From Longman Dictionary of Contemporary Englishskinskin1 /skɪn/ ●●● S2 W2 noun 1 body [countable, uncountable]HB the natural outer layer of a person’s or animal’s body She had thick black hair and smooth dark skin. The skin on his hands was dry and rough. → skincare2 from an animal [countable, uncountable]HBATI the skin of an animal, sometimes including its fur, used to make leather, clothes etc a leopard skin3 food [countable, uncountable] a) HBPthe natural outer cover of some fruits and vegetables SYN peel banana skins b) DFthe outer cover of a sausage4 DFon a liquid [countable, uncountable] a thin solid layer that forms on the top of a liquid, especially when it gets cold Cover the soup to stop a skin from forming.5 part of an object [countable] a layer that is part of a vehicle, building, object etc, especially on the outside The outer skin of the aircraft was not punctured. The lampshade has a double skin so that it remains cool.6 computer [countable, uncountable] the way particular information appears on a computer screen, especially when this can be changed quickly and easily 7 → have (a) thin/thick skin8 → get under somebody’s skin9 → by the skin of your teeth10 → make somebody’s skin crawl11 → be skin and bone12 → it’s no skin off somebody’s nose13 → something is only skin deep14 → skins → save somebody’s skin at save1(11), → jump out of your skin at jump1(4)COLLOCATIONSadjectivesfair/pale/whiteI have fair skin that burns very easily.dark/brown/blacka girl with beautiful dark skinolive (=the colour typical of people from Greece, Italy etc)a boy with dark eyes and olive skintannedHis skin was slightly tanned.smooth/soft Her skin was smooth and pale.beautifulShe had beautiful brown skin.good/healthy/clear (=smooth and without any red spots)Vitamin E helps keep your skin healthy.bad/terrible (=with many spots or marks)I had terrible skin when I was a teenager.My skin’s really bad at the moment.flawless (=perfect, with no spots or marks)The girls all had perfect features and flawless skin.dry A lot of women suffer from dry skin.oilyMy skin has a tendency to be oily.sensitive (=becoming red or sore easily)Special shampoos are available for those with sensitive skin.itchy (=making you want to scratch)The cream made my skin feel itchy.rough (=not smooth or soft)The skin on his hands was rough and dry.leathery (=thick and dry)a lean man with leathery skin and sea-blue eyeswrinkled (=covered in lines because of age)an old lady with wrinkled skinscaly (=hard and dry, like the skin on animals such as lizards)The crocodile’s scaly skin is ideally suited to its way of life.verbsburn/damage your skinStrong sunlight can damage your skin.break the skin (=make a hole in it)Luckily the skin wasn't broken.protect your skinIt's important to use suntan lotion to protect your skin.irritate your skin (=make it red or sore)Some types of make-up can irritate your skin.soothe your skin (=to stop it feeling painful or uncomfortable)The lotion helps to soothe your skin after you've been in the sun all day.your skin glows/shines (=it looks healthy)beauty products that will make your skin glowyour skin peels (=the top layer comes off after you have had a sun tan)The week after the holiday my skin was already starting to peel.your skin sags (=it hangs down in loose folds, because you are old)The skin on her arms was already starting to sag.skin + NOUNskin colour (also the colour of your skin)There is still discrimination on the basis of skin colour.skin tone (=how light or dark someone’s skin is)Do the colours of your clothes enhance your skin tone?a skin condition/complaint/diseaseShe suffers from a nasty skin condition.skin irritationA lot of chemicals can cause skin irritation.a skin rashSkin rashes are common among children.skin cancerToo much exposure to the sun can cause skin cancer.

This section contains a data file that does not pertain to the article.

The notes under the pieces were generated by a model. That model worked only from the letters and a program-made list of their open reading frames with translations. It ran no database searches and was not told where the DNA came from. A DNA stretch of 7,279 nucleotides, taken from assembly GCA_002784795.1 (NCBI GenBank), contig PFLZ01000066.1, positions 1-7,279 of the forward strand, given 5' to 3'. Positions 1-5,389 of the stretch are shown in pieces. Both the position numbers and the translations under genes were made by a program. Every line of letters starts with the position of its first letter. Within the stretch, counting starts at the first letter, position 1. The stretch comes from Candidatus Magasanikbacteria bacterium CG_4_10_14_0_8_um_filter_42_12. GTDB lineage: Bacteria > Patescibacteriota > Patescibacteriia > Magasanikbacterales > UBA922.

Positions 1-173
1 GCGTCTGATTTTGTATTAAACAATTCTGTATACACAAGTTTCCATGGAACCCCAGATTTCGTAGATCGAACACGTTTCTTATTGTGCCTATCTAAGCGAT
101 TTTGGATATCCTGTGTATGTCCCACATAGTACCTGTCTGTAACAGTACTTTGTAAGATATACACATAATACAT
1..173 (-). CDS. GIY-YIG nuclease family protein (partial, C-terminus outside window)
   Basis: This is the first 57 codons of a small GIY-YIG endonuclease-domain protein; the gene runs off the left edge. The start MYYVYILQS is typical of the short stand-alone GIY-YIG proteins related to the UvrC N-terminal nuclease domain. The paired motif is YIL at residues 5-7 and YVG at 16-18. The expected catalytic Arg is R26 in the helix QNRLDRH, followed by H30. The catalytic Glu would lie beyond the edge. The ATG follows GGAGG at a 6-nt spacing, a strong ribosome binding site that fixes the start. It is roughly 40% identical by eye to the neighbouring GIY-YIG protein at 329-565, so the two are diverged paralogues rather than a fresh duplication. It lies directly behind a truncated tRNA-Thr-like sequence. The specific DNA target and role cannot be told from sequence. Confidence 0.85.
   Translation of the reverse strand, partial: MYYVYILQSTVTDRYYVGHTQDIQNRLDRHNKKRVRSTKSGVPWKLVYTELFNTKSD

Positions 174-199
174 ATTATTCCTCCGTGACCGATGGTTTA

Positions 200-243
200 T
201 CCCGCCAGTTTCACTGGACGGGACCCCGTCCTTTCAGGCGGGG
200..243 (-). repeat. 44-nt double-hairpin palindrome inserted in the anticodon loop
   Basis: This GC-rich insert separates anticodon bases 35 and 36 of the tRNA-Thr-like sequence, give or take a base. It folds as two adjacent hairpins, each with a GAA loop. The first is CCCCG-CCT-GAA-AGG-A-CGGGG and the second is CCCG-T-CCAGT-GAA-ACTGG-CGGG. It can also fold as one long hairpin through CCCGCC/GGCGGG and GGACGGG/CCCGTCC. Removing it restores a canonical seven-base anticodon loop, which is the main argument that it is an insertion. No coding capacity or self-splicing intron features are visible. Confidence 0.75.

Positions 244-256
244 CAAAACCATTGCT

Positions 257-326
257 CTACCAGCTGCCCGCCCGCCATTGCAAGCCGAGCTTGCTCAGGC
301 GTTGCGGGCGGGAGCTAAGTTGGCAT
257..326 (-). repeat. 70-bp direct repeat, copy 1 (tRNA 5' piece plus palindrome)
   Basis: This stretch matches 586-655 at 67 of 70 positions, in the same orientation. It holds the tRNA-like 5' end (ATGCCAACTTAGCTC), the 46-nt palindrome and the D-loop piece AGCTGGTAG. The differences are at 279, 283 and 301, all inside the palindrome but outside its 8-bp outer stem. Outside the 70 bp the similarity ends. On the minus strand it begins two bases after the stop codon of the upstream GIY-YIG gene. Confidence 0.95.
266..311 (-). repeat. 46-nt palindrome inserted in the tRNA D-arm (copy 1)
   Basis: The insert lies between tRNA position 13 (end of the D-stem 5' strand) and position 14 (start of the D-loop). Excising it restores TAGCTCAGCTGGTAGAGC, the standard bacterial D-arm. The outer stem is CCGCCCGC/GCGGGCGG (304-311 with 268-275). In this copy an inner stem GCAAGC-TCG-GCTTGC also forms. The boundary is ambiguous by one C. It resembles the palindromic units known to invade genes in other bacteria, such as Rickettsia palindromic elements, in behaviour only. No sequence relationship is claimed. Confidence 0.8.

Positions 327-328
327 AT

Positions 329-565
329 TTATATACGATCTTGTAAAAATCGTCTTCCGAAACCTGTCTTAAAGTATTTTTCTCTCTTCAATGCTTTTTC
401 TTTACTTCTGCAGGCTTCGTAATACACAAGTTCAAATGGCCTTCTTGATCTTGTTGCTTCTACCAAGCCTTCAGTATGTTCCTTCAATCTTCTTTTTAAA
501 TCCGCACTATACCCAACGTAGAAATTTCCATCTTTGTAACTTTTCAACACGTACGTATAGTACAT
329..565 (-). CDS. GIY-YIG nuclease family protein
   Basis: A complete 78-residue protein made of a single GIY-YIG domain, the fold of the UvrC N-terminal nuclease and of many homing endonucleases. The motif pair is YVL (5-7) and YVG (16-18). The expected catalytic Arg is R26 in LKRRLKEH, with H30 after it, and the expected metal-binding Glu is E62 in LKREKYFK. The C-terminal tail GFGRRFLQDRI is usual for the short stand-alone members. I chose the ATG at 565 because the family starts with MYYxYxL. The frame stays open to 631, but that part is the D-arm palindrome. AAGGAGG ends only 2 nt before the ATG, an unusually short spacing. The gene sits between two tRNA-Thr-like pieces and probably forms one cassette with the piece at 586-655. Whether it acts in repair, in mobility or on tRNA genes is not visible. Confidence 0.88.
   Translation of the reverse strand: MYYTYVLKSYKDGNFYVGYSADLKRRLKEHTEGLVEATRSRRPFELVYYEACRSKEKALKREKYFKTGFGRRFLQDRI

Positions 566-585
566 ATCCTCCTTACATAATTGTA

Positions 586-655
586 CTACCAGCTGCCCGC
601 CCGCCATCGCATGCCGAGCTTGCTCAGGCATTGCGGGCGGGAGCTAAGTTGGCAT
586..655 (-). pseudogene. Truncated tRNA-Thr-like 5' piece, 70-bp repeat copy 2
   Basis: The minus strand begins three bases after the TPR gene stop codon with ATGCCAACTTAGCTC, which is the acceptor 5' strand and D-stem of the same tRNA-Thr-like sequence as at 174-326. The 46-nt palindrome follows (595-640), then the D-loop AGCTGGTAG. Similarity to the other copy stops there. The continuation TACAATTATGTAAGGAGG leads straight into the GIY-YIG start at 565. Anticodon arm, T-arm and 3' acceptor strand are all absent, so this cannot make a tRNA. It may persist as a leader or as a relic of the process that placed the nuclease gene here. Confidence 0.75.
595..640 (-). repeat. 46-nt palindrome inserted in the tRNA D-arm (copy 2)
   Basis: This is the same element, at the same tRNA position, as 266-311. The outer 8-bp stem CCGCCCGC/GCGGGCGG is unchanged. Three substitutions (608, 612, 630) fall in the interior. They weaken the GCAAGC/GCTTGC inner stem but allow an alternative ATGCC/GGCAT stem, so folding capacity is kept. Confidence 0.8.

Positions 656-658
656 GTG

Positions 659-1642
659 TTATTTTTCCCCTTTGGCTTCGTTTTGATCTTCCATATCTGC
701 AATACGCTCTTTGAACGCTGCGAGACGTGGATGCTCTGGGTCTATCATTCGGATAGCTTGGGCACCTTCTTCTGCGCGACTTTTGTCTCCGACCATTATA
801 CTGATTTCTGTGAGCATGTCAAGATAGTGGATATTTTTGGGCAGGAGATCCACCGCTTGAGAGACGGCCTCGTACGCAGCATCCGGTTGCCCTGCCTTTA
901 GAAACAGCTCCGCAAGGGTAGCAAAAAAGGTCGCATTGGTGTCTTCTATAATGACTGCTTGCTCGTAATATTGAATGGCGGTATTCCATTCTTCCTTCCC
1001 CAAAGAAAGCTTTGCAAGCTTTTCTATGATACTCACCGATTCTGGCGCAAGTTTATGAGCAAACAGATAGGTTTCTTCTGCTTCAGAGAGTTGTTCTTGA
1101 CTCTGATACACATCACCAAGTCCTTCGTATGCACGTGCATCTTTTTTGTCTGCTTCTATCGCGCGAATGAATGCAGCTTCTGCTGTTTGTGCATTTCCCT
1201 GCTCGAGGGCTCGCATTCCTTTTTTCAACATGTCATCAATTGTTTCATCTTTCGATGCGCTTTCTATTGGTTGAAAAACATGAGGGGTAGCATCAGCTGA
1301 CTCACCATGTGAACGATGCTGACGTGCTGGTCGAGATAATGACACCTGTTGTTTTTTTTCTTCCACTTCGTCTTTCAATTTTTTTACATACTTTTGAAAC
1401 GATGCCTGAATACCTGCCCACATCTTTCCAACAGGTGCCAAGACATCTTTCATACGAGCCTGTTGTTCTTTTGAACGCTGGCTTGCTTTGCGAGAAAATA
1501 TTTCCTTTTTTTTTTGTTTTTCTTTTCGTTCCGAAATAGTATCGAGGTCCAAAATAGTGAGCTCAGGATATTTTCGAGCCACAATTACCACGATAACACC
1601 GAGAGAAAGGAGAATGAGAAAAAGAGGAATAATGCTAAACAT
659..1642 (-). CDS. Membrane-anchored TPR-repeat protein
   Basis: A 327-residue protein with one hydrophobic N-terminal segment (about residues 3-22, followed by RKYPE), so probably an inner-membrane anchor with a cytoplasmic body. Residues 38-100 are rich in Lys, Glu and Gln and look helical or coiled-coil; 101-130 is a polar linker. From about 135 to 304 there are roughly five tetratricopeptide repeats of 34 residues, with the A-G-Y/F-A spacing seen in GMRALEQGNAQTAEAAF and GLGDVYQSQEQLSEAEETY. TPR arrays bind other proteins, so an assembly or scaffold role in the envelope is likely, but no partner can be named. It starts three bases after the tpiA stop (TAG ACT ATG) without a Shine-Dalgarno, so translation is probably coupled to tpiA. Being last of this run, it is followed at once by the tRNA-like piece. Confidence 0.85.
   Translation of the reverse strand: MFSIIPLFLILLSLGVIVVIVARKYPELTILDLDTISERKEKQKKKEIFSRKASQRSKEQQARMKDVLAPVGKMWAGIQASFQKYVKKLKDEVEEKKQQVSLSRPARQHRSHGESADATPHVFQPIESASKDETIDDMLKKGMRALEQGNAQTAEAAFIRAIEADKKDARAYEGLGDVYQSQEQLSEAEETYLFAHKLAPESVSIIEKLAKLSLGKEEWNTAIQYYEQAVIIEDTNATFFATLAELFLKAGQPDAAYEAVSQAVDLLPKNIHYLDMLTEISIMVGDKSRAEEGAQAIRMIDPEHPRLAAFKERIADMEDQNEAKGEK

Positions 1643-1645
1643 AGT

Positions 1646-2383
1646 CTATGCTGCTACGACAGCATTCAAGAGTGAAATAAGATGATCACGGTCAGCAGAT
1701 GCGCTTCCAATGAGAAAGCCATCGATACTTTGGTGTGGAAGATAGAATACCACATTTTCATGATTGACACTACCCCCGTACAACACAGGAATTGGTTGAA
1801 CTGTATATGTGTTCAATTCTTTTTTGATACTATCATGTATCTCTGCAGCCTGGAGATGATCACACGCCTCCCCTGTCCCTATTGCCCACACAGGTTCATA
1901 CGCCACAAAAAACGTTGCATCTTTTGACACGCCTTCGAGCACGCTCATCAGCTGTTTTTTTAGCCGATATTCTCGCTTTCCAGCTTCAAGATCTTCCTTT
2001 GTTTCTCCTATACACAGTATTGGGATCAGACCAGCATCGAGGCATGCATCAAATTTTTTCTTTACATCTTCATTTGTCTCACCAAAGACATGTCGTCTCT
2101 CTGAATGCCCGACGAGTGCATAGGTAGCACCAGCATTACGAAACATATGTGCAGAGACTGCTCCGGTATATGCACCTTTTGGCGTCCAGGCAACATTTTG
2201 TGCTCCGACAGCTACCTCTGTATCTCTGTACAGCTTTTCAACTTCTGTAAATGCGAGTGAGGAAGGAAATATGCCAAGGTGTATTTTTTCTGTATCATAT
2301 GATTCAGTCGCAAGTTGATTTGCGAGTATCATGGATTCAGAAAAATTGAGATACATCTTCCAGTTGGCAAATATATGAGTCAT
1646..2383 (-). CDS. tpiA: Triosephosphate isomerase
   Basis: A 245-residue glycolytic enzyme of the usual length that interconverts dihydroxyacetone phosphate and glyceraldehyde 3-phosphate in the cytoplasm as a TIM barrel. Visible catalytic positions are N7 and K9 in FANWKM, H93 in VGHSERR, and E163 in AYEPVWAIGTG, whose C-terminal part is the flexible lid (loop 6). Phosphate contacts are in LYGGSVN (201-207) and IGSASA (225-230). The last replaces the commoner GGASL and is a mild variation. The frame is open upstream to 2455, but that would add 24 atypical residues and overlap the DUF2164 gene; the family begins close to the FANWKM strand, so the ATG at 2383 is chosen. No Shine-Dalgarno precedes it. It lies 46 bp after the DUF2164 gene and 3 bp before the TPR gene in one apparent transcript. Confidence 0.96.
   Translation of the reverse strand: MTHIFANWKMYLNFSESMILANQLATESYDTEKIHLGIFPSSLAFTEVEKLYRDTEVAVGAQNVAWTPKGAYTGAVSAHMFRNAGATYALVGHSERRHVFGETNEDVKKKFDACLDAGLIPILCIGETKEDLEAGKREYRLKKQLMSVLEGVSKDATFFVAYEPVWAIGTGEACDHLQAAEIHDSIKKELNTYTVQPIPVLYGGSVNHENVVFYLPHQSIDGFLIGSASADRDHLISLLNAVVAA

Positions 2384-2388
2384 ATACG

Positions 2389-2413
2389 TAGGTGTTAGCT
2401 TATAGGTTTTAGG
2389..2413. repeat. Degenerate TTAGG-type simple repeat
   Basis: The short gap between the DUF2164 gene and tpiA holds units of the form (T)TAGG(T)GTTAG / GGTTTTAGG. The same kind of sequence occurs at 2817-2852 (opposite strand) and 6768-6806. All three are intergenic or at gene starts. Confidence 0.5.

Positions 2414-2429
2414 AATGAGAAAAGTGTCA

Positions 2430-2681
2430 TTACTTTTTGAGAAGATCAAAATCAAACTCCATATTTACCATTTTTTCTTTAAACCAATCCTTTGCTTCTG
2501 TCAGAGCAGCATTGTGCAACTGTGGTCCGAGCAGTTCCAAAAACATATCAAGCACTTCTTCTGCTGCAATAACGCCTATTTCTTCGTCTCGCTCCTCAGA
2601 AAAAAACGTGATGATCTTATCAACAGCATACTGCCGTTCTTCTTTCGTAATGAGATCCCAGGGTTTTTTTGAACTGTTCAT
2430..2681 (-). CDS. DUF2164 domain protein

Examples from the Corpusskin• a sheepskin jacket• a skin disease• a skin on the top of the pudding• Bunched tightly together by older men in animal skins and carrying spears, they perform a ceremonial dance to insistent drumming.• Their huts were short tepees protected by tree branches or rounded huts covered with animal skins.• Remove pits from persimmons, then scrape pulp free from skins with teaspoon.• She felt heady with excitement, and her skin tingled.• leopard skins• He was born with a white layer of skin over his right eye.• a cleanser for oily skin• onion skin• potato skins• The toad's skin produces a poisonous substance.• He brushed against her beautifully soft skin.• Those cells which can form pigment migrate beneath the skin and enter all the feather germs.• When your skin was young, it could fend for itself.skinskin2 verb (skinned, skinning) [transitive] 1 DFDLOto remove the skin from an animal, fruit, or vegetable → peel Add the tomatoes, skinned and sliced.2 HURT/CAUSE PAINto hurt yourself by rubbing off some skin SYN graze She fell and skinned her knee.3 → skin somebody alive4 informalBEAT/DEFEAT to completely defeat someone SYN hammer The football team really skinned Watertown last year.5 → there's more than one way to skin a cat → skin up→ See Verb table
Examples from the Corpusskin• Although it wore a dress, the person was unrecognizable as the face had been skinned.• The surface of the pond had begun to skin.• You look back and see that there is more than one way to skin a cat.• Add four boned and skinned duck breasts.• She skinned her knee when she fell off her bike.• Lucie slipped the scarlet waistcoat off Gabriel's shoulders and skinned him of the white silk shirt.• So as soon as the bamboos were skinned, the fishermen coated them with a natural insect repellent.Origin skin1 (1100-1200) Old Norse skinn